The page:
The classical problem regarding the action of symplectic group on its Lie algebra gives rise to the following question in the finite field case.

Let $\mathbb F_p$ be a finite field. Then the symplectic group over $\mathbb F_p$ acts by conjugation on the set of matrices over $\mathbb F_p$ that satisfy $\Omega A + A^t \Omega = 0$, $\Omega$ is the skew symmetric matrix

$$ \begin{pmatrix} 0 & I \\\\ -I & 0 \end{pmatrix} $$

where $I$ is identity matrix. What are the orbits of this action?


2 Answers 2


This problem is answered in a paper by Burgoyne and Cushman. I don't have the reference to hand.

This also came up in Classification of adjoint orbits for orthogonal and symplectic Lie algebras?


The subspace in question is $\mathfrak{sp}_{2n}\textbf{F}_p$; explicitly, it consists of matrices of the form $\begin{pmatrix}A&B\\C&-A^\top\end{pmatrix}$ where $B=B^{\top}$ and $C=C^{\top}$.

Although it won't tell you everything about the orbits, the description of $\mathfrak{sp}_{2n}\textbf{F}_p$ as an $\text{Sp}_{2n}\textbf{F}_p$-representation is known. This can be found in Hogeweij, "Almost-classical Lie algebras. I." Nederl. Akad. Wetensch. Indag. Math. 44 (1982), no. 4, 441-452, but it is hard to extract the answer from that paper, so I'll briefly give the argument. [Edit: I am no longer sure how to extract the argument below from that paper, but I believe everything below is self-contained and can be directly verified except the assertions that various representations are irreducible.]

If $p$ is odd, then $\mathfrak{sp}_{2n}\textbf{F}_p$ is irreducible with highest weight $2\omega_1$, where $\omega_1,\ldots,\omega_n$ are the fundamental weights for $\text{Sp}_{2n}\textbf{F}_p$.

If $p=2$, we proceed as follows. Let $H\approx \textbf{F}_2^{2n}$ be the standard representation of $\text{Sp}_{2n}\textbf{F}_2$, so the explicit description of $\mathfrak{sp}_{2n}\textbf{F}_2$ above identifies it with a subspace of $\mathfrak{gl}_{2n}\textbf{F}_2\approx H^*\otimes H$. The symplectic form gives an isomorphism $H^*\cong H$ so we can identify $\mathfrak{sp}_{2n}\textbf{F}_2$ with a subspace of $H\otimes H$. The corresponding subspace is precisely the invariant subspace $\Gamma^2 H=(H\otimes H)^{\mathbb{Z}/2}$; so in particular the original question is asking about the orbits of $\text{Sp}_{2n}\textbf{F}_2$ on $\mathfrak{sp}_{2n}\textbf{F}_2\cong\Gamma^2 H$. [I am grateful to Andy Putman for pointing out a mistake in the earlier version of this answer, where I mistakenly had $\text{Sym}^2 H$ instead of $\Gamma^2 H$.]

First, let us discuss the structure of $\Gamma^2 V$ as a $\text{GL}(V)$ representation in characteristic 2, before specializing to $\text{Sp}_{2n}\textbf{F}_2$. In characteristic 2 we have short exact sequences of $\text{GL}(V)$-representations: $$0\to \textstyle \bigwedge^2 V\to \bigotimes^2 V\to \text{Sym}^2 V\to 0$$ $$\textstyle 0\to \Gamma^2 V\to \bigotimes^2 V\to \bigwedge^2 V\to 0$$ and also $$\textstyle0\to V(1)\to \text{Sym}^2 V\to \bigwedge^2 V\to 0$$ $$\textstyle0\to \bigwedge^2 V\to \Gamma^2 V\to V(1)\to 0$$ (Our interest will be in the last one.) Note that here $V(1)$ denotes the "Frobenius twist" of $V$, which is the same vector space as $V$ but with the $\text{GL}(V)$ action twisted by Frobenius (so if $V$ is a vector space over $\mathbf{F}_2$ itself, there is no difference). The embedding $V(1)\to \text{Sym}^2 V$ sends $x\mapsto x\cdot x$, which is linear since $(x+y)^2 = x^2+y^2$ (but note that it does not commute with the action of e.g. scalar matrices in $\text{GL}(V)$, which is why the domain must be $V(1)$ instead of just $V$).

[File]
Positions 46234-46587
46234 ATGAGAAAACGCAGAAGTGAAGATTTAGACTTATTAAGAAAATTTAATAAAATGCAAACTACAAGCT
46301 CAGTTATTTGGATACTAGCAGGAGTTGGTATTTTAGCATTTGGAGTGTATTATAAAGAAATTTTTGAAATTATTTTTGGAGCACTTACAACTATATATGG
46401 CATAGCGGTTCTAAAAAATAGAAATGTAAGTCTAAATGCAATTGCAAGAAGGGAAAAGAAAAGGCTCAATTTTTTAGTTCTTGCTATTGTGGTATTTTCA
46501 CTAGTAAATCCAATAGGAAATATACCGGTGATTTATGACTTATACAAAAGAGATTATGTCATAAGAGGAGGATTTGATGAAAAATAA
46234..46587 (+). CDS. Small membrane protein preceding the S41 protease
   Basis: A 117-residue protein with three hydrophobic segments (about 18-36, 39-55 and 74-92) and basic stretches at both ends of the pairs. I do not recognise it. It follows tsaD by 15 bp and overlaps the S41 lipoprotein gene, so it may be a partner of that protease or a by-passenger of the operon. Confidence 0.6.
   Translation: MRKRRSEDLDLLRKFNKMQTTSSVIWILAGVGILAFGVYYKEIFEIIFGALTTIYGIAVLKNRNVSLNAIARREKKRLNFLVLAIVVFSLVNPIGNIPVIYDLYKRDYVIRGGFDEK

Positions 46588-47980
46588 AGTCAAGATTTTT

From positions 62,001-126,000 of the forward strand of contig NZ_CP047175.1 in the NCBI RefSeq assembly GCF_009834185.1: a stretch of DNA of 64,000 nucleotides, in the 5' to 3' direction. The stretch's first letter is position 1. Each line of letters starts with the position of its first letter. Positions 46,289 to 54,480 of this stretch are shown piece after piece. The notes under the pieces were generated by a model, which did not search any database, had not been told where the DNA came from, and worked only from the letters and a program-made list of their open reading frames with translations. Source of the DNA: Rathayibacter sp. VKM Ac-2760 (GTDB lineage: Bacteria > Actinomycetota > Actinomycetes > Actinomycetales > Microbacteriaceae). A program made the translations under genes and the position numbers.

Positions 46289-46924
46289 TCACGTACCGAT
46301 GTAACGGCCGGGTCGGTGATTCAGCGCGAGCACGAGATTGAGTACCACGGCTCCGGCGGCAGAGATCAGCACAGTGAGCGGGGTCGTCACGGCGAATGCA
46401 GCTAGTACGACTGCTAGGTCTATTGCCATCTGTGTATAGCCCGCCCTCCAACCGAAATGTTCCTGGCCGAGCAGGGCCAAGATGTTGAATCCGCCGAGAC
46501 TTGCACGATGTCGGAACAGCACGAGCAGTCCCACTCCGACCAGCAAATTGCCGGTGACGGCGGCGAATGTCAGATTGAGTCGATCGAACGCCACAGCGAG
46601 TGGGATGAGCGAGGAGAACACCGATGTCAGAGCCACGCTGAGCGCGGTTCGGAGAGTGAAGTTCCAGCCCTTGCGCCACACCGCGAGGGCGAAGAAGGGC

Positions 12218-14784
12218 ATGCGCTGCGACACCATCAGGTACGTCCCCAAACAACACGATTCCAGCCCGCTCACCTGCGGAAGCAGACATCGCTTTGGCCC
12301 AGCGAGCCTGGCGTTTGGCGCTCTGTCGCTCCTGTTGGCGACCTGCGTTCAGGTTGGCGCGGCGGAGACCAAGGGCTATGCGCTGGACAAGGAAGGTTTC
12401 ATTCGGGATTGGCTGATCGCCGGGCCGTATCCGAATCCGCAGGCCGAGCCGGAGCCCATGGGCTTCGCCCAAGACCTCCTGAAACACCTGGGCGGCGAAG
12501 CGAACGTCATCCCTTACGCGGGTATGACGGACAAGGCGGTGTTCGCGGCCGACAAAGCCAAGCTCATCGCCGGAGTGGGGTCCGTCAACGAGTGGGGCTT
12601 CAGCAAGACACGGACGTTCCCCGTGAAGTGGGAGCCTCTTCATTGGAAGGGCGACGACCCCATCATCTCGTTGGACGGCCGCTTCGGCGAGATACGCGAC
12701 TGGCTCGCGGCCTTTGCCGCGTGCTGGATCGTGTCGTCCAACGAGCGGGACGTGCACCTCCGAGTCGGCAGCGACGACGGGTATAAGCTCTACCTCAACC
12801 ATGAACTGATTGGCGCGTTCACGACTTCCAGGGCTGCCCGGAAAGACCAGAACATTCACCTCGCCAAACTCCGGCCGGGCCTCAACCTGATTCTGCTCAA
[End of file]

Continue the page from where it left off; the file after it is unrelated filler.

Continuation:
Returning to $\text{Sp}_{2n}\textbf{F}_2$, we have an exact sequence $0\to \bigwedge^2 H\to \Gamma^2 H\to H\to 0$. Note that in terms of our description $\mathfrak{sp}_{2n}\textbf{F}_2=\begin{pmatrix}A&B=B^{\top}\\C=C^{\top}&-A^\top\end{pmatrix}$, the subspace $\bigwedge^2 H$ corresponds to those matrices for which both $B$ and $C$ have all diagonal entries equal to 0. So we need to consider $\bigwedge^2 H$ as an $\mathfrak{sp}_{2n}\textbf{F}_2$-representation. This has two invariant subrepresentations.

First, there is a trivial representation spanned by the vector $\omega=a_1\wedge b_1+\cdots+a_n\wedge b_n$ (in our matrix representation, this is the matrix $\begin{pmatrix}I&0\\0&I\end{pmatrix}$).

Second, there is the kernel $K$ of the contraction $c\colon \bigwedge^2 H\to \textbf{F}_2$, defined by $a_i\wedge b_i\mapsto 1$, $a_i\wedge a_j\mapsto 0$, $b_i\wedge b_j\mapsto 0$, and $a_i\wedge b_j\mapsto 0$. (In terms of matrices, this contraction sends $\begin{pmatrix}A&B\\C&-A^\top\end{pmatrix}\mapsto \text{tr} A$, so $K$ is the subspace where $A$ has even trace and $B$ and $C$ have no diagonal entries.)

Note that under the contraction $c$ the invariant element $\omega$ is taken to $n\in \textbf{F}_2$. Therefore when $n$ is odd the element $\omega$ provides a section of $c$, giving a direct sum decomposition $\bigwedge^2 H\cong \textbf{F}_2\oplus K$. In this case $K$ is irreducible.

When $n$ is even, on the other hand, we have $\langle\omega\rangle\subset K\subset \bigwedge^2 H$; in this case $K/\langle\omega\rangle$ is irreducible.

If I'm not mistaken, the invariant subrepresentations of $\mathfrak{sp}_{2n}\textbf{F}_2$ are (regardless of the parity of $n$) $\langle\omega\rangle$, $K$, and $\bigwedge^2 H$. (There could possibly be some that project onto $H$, but I believe/suspect any such subrepresentation must be everything.)


Your Answer

By clicking “Post Your Answer”, you agree to our terms of service and acknowledge you have read our privacy policy.

Not the answer you're looking for? Browse other questions tagged or ask your own question.